UK’s energy targets won’t be met if Ministers fail to provide more detail on energy targets and time scale
The government’s Energy Bill entered its committee stage in the House of Commons last week. The Department of Energy and Climate Change’s flagship initiative, the Green Deal, is introduced in this bill. It has the potential to put in place an ambitious energy saving programme that could hold back domestic fuel bill increases, end fuel poverty, help reduce carbon emissions to meet carbon budgets, and maintain tens of thousands of new jobs. In its current form, however, the bill will not deliver on this.
At the Second Reading of the Bill Greg Barker, the climate minister, promised to bring to committee two amendments: one for an “energy efficiency aim” that would ensure his policy is grounded in the need to cut carbon emissions; the other a means of reporting. While the government has recognised the importance of providing greater clarity on its energy saving programme it needs to go much further. In WWF’s view the government’s amendments for committee (New Clauses 6 and 7) are insufficient, incoherent, and inconsistent with ministers’ aspirations.
The Government’s “energy efficiency aim” amendment seeks to ground elements of the energy saving programme in the 2050 target to cut emissions by 80%. A significant omission is that it does not link to individual carbon budget periods to ensure a clear trajectory based on the advice of the Committee on Climate Change for energy and carbon savings. To confuse matters, the government’s “reporting amendment” seeks to report on progress for each carbon budget period. To properly assess and report on progress for each carbon budget period there needs to be a clearly outlined aim for the energy saving programme covering each carbon budget period, as well as the overall 2050 target.
The government’s own impact assessment describes the overall goal of the Green Deal as “to improve the energy efficiency of existing building stock in the UK, including households and non-domestic properties”. The government’s amendments only provide an aim for half this goal – the housing stock. By not including non-domestic buildings in its aim the Government has given no clarity on what energy saving and carbon reductions must be achieved in this sector in each carbon budget period. Given that this sector contributes approximately 12% of UK’s greenhouse gas emissions this is a slight oversight.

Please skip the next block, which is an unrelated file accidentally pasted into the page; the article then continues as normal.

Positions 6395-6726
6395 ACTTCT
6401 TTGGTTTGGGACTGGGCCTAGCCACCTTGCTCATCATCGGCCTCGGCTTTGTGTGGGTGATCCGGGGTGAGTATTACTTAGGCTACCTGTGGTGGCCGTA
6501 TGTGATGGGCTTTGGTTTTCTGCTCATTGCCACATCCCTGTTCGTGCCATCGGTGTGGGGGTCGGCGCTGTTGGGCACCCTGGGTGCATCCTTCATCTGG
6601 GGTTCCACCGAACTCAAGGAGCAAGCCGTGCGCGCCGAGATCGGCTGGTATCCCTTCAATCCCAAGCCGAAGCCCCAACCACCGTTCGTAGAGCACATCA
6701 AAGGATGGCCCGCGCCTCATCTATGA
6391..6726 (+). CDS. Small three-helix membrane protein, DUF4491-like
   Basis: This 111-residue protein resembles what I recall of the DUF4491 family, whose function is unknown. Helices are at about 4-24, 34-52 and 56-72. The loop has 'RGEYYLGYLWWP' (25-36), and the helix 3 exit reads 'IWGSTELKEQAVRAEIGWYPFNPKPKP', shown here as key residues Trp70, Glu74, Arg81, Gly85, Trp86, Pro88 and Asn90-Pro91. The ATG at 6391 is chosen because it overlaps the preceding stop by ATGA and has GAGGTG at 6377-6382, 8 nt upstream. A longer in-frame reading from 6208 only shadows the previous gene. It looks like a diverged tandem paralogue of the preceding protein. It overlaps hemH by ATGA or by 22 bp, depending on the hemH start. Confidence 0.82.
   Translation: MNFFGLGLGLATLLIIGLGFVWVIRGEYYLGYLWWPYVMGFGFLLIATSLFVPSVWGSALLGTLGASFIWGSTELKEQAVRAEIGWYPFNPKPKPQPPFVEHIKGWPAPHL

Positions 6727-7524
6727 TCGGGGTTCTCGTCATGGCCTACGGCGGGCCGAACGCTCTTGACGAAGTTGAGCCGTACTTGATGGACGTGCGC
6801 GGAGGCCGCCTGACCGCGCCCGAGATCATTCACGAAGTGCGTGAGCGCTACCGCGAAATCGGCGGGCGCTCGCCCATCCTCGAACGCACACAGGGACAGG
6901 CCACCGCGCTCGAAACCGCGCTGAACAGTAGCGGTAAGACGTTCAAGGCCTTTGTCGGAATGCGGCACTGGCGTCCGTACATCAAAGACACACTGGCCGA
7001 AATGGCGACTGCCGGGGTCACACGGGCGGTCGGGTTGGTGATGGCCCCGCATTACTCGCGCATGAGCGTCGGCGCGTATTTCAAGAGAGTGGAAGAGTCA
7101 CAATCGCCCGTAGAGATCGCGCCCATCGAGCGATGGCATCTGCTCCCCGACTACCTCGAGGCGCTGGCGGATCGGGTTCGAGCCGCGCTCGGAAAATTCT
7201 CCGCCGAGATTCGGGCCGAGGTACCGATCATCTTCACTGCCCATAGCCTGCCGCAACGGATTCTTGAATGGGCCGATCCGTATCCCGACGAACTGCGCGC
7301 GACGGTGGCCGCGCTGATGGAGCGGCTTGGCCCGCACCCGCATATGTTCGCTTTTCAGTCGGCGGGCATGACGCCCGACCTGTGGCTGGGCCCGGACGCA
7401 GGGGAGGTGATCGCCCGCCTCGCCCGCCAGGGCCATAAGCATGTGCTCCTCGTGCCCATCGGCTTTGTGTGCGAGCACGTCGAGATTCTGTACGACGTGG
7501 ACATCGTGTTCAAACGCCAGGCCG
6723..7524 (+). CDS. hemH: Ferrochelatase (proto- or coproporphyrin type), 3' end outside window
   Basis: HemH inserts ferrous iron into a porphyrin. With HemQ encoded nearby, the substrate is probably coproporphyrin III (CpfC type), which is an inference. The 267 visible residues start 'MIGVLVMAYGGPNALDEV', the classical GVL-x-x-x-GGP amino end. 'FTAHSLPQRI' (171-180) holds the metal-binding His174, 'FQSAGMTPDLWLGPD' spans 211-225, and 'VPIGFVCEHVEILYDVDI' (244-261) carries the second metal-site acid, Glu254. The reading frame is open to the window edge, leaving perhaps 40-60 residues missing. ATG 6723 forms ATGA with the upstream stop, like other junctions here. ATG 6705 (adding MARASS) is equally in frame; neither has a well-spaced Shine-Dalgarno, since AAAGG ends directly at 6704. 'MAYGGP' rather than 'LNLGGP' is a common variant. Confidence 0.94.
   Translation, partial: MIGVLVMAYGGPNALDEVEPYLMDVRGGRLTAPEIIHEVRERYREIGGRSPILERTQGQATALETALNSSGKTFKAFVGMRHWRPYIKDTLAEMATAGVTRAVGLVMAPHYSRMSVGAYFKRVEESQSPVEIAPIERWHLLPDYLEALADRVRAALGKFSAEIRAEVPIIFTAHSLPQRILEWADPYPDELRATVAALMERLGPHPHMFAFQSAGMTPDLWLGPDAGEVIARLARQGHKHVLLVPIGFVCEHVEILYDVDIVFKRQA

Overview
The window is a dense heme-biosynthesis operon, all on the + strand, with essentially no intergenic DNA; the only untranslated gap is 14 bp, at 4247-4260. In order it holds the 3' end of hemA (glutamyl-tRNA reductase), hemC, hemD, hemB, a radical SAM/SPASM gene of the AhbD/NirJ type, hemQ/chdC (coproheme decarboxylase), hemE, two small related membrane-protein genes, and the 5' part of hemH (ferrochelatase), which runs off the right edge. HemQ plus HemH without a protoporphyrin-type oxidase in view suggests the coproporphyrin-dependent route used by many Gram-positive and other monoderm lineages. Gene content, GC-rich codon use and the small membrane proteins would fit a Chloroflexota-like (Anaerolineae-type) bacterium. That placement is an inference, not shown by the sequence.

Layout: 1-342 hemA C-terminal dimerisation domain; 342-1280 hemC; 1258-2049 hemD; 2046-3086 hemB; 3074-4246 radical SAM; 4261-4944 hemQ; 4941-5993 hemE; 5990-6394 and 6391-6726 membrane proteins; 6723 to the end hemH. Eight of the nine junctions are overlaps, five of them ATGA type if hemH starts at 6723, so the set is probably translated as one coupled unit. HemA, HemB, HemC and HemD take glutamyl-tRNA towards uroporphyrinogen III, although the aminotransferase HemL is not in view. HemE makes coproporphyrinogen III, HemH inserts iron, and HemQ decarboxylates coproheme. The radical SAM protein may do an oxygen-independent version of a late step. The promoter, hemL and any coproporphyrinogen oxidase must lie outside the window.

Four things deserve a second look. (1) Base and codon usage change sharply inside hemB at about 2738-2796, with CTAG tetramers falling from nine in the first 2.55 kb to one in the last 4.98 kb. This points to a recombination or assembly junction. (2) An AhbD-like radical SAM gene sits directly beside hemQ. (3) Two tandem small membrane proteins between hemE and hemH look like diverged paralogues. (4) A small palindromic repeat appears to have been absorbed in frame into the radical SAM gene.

Ministers have been vocal about their aspirations for the Green Deal. It is the “most ambitious energy-saving plan ever put forward” and the “biggest home improvement programme since the Second World War” that will “transform the country’s homes”. Yet the “energy-saving plan” is one thing missing from the bill. There is no clear outline of the energy savings necessary to meet legally binding carbon targets and there is no over-arching strategy – no holistic plan – for this programme.
Provisions in existing legislation and the carbon plan are not sufficient for what needs to be included in this energy-saving plan. The success of this programme rests on having a dedicated, credible, cross-departmental plan that sets out how the ambition will need to be met, the levers the government will pull, the policy interactions, and that is subject to review. This is vital and required to focus attention across government. Without a duty on the Secretary of State to produce this plan the credibility of the energy saving programme is significantly weakened as it does not have the necessary longevity to give confidence to business.
There are amendments tabled for the committee stage that will deliver on ministers’ aspirations – the Warm Homes Amendment. This amendment (tabled as New Clauses 8, 9, and 10) is supported by coalition of over 70 organisations, including FTSE100 businesses, major trade associations, international NGOs, small companies, and local community groups.
The Warm Homes Amendment links the new energy saving programme in the Energy Bill to the UK’s legally binding target of 80% cuts in carbon by 2050 and to the required cuts that must be achieved in each carbon budget. It also ensures the policy delivers on the need to tackle fuel poverty. This isn’t about introducing new targets - these are in place already through the Climate Change Act. The amendment also introduces the duty on the Secretary of State to produce a plan for the energy saving programme along with utilising existing annual reporting mechanisms for energy policy.
The amendment brings ambition, transparency, accountability and cohesion to the government’s policy on energy saving. Clarity on the scale, pace and timings of the programme - including the energy savings required if the UK’s carbon targets are to be met - is essential for establishing confidence in the programme, giving business certainty, and attracting sufficient large-scale investment.
To ensure the Green Deal is a success and meets ministers’ aspirations a clear level of ambition is necessary, as is a plan to realise this. WWF believes that the government should withdraw its amendments and support the Warm Homes Amendment instead. Business, communities, NGOs, and the many thousands of people who have emailed their MP about the amendment will support them.
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Darren Shirley is Sustainable Homes Campaign Manager for WWF-U